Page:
A global study has highlighted the huge disconnect between retailers and consumers and the role of new technologies in the shopping experience.
The cold truth? People do not want to speak to robots while shopping in-store or online.
This was among the findings of a study conducted by Oracle NetSuite in partnership with Wakefield Research and retail consulting firm The Retail Doctor.
The study of 1,200 consumers and 400 retail executives across the US, UK and Australia found a huge disconnect between shopper demands and what retailers deliver in areas spanning the overall retail environment, social media, personalization and the use of advanced technologies such as chatbots, artificial intelligence (AI), and virtual reality (VR).
According to the study, 79 percent of retail executives believe chatbots are meeting consumer needs.
Two-thirds of consumers (66 percent), however, disagree, saying that chatbots are currently more damaging to the shopping experience than helpful.
“These findings point to a clear and urgent need for better customer service,” said Bob Phibbs, CEO, The Retail Doctor. “No retailer wants their customers to be confused or anxious, yet more than half of respondents have felt that way while shopping.”
There are other gaps that point to the conclusion that retailers and consumers are not on the same page.
The study reveals that 80 percent of retail executives believe that consumers would feel more welcome if in-store staff interacted with them more. Less than half (46 percent) of consumers agree, with 28 percent noting they would feel more annoyed.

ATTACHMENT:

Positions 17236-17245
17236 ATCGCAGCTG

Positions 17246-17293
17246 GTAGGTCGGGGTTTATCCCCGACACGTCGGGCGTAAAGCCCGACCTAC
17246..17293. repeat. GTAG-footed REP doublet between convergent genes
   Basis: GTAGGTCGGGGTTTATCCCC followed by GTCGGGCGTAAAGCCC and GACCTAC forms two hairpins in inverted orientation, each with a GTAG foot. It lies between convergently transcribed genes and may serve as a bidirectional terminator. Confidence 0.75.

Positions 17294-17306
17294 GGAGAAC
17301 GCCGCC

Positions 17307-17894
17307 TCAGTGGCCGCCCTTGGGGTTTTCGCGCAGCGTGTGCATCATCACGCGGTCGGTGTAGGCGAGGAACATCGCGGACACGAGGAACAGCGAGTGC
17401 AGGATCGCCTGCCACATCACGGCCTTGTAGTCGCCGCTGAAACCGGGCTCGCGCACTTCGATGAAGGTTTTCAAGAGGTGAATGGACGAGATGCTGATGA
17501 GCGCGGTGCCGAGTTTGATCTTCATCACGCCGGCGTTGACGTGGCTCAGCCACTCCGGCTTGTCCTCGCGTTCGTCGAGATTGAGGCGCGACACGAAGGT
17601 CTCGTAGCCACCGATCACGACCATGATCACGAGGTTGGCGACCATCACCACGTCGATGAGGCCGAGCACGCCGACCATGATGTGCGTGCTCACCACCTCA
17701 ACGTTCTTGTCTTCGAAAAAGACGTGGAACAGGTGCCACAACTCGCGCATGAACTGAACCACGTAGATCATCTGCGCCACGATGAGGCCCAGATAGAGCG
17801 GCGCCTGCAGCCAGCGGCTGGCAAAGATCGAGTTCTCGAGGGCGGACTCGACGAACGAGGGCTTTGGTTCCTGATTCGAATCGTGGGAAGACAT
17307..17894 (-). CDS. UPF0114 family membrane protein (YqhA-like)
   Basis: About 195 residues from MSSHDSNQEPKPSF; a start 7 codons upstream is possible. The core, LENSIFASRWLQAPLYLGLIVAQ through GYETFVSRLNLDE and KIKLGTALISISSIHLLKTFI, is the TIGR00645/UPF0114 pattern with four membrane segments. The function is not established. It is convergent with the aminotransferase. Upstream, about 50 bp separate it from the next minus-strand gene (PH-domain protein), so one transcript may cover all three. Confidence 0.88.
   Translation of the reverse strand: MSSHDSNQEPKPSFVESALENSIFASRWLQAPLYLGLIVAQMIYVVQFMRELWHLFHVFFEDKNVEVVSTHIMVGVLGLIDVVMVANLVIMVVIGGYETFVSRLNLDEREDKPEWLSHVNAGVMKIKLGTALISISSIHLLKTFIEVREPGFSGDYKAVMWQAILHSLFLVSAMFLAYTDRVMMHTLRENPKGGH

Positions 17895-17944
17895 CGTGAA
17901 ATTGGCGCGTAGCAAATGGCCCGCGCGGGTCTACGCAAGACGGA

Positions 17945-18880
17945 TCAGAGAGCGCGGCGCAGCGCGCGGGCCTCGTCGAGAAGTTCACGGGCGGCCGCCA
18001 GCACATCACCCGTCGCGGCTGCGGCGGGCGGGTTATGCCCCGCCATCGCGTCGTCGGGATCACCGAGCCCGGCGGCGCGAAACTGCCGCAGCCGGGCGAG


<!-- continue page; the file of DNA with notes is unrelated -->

More than half (58 percent) of consumers are also uncomfortable with the way stores use technology to improve personalization in their shopping experience and almost half (45 percent) reported negative emotions when they receive personalized offers online.
Nearly all (90 percent) retail executives are not confident the use of advanced technologies to customize the shopping experience is meeting consumers’ needs.
But 79 percent of retailer executives believe having AI and VR in stores will increase sales. Only 14 percent of consumers believe the technologies will have a significant impact on their purchase decisions.
Almost all (98 percent) retail executives believe AI and VR will increase foot traffic; 48 percent of consumers do not think VR or AI would have any impact on how likely they are to go into a store.
“Despite significant investments in enhancing the customer experience online and in-store, retailers are not able to keep up with rapidly changing customer expectations and this is creating a huge disconnect,” the study noted.